The North Star


Pension reform in France

Angry Population Confronts Pressured Government

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Since the announcement of the pension reform project by the French government on January 10, 2023, France is once again plunged into a major social upheaval, just over four years after the yellow vest crisis. French workers are threatening to resort to a general strike, which could be extended by many sectors and seriously undermine the government.

Polls show that more than 70% of the population support the mobilizations. According to Lucas Gizard, a French trade unionist at the SQDC based in Montreal, this crisis seems to be the only path to reverse this decision. "It's the only way to talk to them. If the whole French workforce stopped working tomorrow, I guarantee the government would withdraw its reform."

Emmanuel Macron's government is proposing to raise the legal retirement age from 62 to 64 and increase the contribution period to 43 years. Mr. Gizard explained to North Star that the French population has a prior lack of trust in their government due in part to several lies by the latter during the pandemic. Once again, the council of ministers claims that pension reform is necessary, in contrast to its own institutions, which allegedly do not report any major problems.

The reform would "maintain the standard of living of retirees, promote the employment of seniors and preserve solidarity between generations" according to the government. However, "we see that there is not only inequality at the level of the poor—a third of the population dies before 60 years of age and obviously, it is the poorest—but also, it is very disadvantageous for people who started working earlier, for example at 16 years old, or manual workers, garbage collectors, etc."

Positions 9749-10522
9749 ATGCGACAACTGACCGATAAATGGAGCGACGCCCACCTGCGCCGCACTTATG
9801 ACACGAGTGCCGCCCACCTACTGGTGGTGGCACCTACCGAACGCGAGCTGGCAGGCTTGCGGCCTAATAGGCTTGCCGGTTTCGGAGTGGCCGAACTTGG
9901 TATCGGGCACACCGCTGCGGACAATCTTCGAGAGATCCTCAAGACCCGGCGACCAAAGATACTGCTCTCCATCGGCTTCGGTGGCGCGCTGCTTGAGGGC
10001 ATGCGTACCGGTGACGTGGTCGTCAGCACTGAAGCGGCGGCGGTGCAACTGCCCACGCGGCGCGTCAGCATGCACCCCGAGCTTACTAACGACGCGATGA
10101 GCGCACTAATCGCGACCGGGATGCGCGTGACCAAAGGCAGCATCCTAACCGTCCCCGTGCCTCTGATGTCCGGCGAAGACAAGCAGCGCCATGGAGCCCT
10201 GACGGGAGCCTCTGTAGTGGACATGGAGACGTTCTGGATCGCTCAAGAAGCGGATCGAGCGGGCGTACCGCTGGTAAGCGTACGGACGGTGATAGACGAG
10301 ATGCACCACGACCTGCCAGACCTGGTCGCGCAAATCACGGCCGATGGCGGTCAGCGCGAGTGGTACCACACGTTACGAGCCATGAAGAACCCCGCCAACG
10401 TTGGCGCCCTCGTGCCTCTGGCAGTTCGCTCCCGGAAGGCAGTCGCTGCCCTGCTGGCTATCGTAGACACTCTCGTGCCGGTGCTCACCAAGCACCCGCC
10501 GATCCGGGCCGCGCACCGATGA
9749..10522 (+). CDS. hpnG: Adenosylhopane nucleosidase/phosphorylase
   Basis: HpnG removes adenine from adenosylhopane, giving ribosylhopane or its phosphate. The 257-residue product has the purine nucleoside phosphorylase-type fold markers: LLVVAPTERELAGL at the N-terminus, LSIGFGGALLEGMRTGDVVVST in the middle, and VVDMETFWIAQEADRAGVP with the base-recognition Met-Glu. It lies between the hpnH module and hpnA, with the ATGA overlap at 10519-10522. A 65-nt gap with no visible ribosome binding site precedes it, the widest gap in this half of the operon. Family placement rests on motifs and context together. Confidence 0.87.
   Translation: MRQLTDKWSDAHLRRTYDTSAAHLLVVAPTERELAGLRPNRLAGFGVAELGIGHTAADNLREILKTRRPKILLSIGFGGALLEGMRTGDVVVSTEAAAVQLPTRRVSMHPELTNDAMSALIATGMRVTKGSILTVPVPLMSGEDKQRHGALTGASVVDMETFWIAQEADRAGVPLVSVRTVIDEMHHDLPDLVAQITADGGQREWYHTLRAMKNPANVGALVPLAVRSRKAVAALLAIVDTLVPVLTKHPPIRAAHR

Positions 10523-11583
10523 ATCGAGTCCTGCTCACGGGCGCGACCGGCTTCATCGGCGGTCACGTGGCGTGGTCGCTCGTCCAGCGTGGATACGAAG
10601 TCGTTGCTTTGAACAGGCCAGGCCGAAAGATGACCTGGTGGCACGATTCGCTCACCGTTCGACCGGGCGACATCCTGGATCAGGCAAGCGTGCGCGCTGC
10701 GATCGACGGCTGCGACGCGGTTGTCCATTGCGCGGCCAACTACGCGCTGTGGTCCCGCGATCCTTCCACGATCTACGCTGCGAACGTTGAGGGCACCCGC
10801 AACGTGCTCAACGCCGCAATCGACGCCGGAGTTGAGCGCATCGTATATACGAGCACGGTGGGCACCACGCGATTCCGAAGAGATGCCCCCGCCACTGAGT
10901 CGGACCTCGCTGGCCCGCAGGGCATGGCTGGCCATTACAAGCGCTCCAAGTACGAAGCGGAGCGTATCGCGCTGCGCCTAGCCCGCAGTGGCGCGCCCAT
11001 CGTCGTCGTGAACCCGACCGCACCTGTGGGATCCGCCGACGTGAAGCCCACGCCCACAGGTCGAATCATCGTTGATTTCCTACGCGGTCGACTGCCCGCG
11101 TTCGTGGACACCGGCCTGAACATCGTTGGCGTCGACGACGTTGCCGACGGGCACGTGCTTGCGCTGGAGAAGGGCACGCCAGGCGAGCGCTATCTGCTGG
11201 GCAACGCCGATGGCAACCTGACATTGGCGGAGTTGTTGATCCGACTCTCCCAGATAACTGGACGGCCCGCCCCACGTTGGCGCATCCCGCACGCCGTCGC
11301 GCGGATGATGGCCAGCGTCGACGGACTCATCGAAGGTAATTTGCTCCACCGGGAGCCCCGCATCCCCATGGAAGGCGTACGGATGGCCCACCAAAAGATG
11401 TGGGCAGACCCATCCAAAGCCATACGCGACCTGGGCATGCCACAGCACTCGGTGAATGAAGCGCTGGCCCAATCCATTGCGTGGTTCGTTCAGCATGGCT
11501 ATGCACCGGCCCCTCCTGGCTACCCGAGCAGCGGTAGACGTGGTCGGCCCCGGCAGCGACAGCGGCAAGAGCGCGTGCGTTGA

This reform is part of a two-fold trend in Western countries. First, the increasing demographic weight of the elderly is putting pressure on pension funds, but also, the general economic situation is pushing states to act and, under pressure from business, to put the burden of the crisis on workers by reducing their benefits.

On March 26, 2023 Macron and his prime minister, Elisabeth Borne, added fuel to the fire by using the 49.3 clause of the French constitution, which allows legislation to be passed without a vote in parliament. Lucas Gizard told North Star that "since the beginning of the year, they have used it 10 times, and for the pensions it is the 11th time they have used it."

"Since the use of 49.3, there have been a lot of riots, accompanied by police violence and completely disproportionate repression. Yes, there are violent people, but there have been many, many victims of repression." The French state has, since January 2023, put in place a vast apparatus of repression over its population. At least 1,000 people have been arrested in connection with the protests so far. 

For Lucas Gizard, "when there is no debate, when laws are enacted by force, we are really on the verge of fascism, and I am glad that at least society can see this, unite and show that the French people are the ones who decide." He mentions that he is "extremely happy with the awareness. As I am in Montreal, obviously, I would like to see Quebec and Canada learn a few things from it."

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